Alcatraz is an island in San Francisco Bay that is famously known for the former federal prison on its grounds. It is a major tourist destination in the U.S. and is visually very impressive. No first timer's visit to San Francisco is complete without a tour of the facility.
Getting to Alcatraz
The only access to Alcatraz Island is through Alcatraz Cruises, whose ferry boats leave from Pier 33 in Fisherman's Wharf. You can get to the pier on The Embarcadero's F line street car.
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Most tours to Alcatraz begin in the morning and continue throughout the day, but there is also a night tour on Fridays which is said to be particularly impressive because the island is illuminated, and you have a beautiful view of the San Francisco skyline. You absolutely need to plan ahead and buy your tickets weeks in advance because tours sell out very quickly. I managed to get Friday Night Tour tickets two weeks in advance, and my guess is that I cut it close.
There will be an introductory speech by a park ranger when you depart the boat onto Alcatraz Island, but aside from that tours are self-guided. You'll walk up the hill, enter the prison, grab a headset and let the recording's narrator guide you around the facility. You can pause the audio tour in order to spend more time exploring, or backtrack after it finishes. Since you are not led by a guide, you can stick around as long as there are ferry boats to get you back to the city.
The photo opportunities start before you even arrive on the island. Get to the pier early so you can be one of the first people onto the ferry -- head to the front of the boat on either the first or second level. If it is a clear day you will have views of the areas of the city surrounding the pier, and the island from afar. And if it's a foggy day, you will be sailing out into the mist and the island will eerily emerge from the gray right in front of you.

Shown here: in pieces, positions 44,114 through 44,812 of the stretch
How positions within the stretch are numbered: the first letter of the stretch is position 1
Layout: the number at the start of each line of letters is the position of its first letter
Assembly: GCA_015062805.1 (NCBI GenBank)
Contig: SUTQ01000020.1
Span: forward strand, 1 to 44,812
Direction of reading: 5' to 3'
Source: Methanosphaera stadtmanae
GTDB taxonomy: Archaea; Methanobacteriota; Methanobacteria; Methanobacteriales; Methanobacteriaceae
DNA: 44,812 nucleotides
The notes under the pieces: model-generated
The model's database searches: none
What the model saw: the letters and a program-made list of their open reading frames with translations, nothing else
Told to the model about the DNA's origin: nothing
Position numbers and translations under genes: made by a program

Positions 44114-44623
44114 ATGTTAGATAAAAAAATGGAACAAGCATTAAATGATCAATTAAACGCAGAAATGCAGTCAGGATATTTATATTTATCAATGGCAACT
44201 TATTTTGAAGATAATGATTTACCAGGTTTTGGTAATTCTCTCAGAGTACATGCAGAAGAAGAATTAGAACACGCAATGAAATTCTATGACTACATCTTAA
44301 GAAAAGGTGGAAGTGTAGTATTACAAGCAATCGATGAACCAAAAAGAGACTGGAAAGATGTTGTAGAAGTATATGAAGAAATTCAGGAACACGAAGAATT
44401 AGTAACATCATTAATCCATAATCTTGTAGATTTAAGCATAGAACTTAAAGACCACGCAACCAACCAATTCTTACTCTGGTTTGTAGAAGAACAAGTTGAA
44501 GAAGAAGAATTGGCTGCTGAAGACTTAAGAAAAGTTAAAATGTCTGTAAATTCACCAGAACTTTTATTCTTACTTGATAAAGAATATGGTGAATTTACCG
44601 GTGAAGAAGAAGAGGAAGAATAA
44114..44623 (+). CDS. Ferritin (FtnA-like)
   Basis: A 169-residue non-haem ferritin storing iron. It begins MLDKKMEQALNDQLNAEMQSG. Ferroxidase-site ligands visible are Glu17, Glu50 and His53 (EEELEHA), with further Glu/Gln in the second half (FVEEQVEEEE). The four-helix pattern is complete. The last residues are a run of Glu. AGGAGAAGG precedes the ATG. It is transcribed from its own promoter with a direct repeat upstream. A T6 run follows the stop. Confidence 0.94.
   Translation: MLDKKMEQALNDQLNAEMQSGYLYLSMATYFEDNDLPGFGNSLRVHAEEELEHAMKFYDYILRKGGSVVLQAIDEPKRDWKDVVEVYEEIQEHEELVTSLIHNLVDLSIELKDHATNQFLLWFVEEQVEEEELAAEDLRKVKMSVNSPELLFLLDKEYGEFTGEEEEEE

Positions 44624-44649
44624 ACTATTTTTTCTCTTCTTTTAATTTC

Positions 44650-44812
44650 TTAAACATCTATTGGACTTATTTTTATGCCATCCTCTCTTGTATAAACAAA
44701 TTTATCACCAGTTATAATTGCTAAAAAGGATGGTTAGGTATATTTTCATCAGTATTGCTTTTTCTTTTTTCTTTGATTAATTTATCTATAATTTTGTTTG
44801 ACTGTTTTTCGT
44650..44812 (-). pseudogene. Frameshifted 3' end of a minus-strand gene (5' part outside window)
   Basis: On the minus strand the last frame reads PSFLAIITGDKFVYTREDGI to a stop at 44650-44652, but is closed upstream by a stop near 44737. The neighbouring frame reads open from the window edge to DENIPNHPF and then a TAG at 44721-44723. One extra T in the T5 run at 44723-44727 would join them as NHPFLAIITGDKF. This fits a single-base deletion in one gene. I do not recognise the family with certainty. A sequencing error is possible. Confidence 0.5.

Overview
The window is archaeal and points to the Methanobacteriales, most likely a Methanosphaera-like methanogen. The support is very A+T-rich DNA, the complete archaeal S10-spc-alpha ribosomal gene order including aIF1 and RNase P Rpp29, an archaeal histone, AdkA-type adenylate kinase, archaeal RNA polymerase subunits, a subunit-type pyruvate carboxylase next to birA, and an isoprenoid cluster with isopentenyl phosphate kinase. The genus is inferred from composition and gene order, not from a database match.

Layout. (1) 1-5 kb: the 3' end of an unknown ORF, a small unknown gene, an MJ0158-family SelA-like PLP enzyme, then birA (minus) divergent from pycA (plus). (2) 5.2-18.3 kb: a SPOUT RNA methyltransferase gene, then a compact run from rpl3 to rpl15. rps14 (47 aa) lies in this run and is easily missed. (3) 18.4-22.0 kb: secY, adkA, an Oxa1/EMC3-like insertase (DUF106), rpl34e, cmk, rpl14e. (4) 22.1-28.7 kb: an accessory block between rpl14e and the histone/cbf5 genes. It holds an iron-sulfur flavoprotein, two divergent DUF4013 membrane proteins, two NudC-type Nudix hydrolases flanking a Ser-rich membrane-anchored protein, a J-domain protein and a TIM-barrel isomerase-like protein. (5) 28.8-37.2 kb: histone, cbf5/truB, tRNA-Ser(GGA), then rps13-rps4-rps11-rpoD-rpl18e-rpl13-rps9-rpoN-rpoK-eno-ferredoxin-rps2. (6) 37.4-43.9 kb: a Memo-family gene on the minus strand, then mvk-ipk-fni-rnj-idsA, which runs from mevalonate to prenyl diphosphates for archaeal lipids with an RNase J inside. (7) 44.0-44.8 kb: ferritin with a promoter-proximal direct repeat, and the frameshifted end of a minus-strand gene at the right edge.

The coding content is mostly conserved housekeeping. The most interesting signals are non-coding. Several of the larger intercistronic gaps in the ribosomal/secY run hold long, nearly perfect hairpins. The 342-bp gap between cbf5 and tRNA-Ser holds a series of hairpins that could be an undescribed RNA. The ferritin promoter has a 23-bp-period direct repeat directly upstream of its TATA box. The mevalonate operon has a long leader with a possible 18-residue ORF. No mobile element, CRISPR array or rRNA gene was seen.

Since most tours are during the day, your tour won't be terribly dark. There are tall windows on most walls and skylights in the high ceilings. Of course this is a prison and there are dank, dark areas in corners, cells, the cafeteria, etc... Fast lenses and IS are helpful. That said, the night tour is a completely different story. I have not been there at that time, so I leave it up to you to decide what gear is best for Alcatraz at night.
I saw many DSLRs, but no tripods. There are a lot of people walking in every direction -- I think a tripod would be more trouble than it is worth. As far as the rules go, I do not know if tripods are officially permitted. I could not find any mention of tripods on either the National Parks Service site nor on the Alcatraz Cruises site. Furthermore, the only mention of photography that I was able to find was about special permits for commercial shoots.
Aside from the prison itself, make sure to check out the San Francisco skyline from Alcatraz Island. When your audio tour brings you to the warden's office, pause the recording and head outside into the courtyard for spectacular views.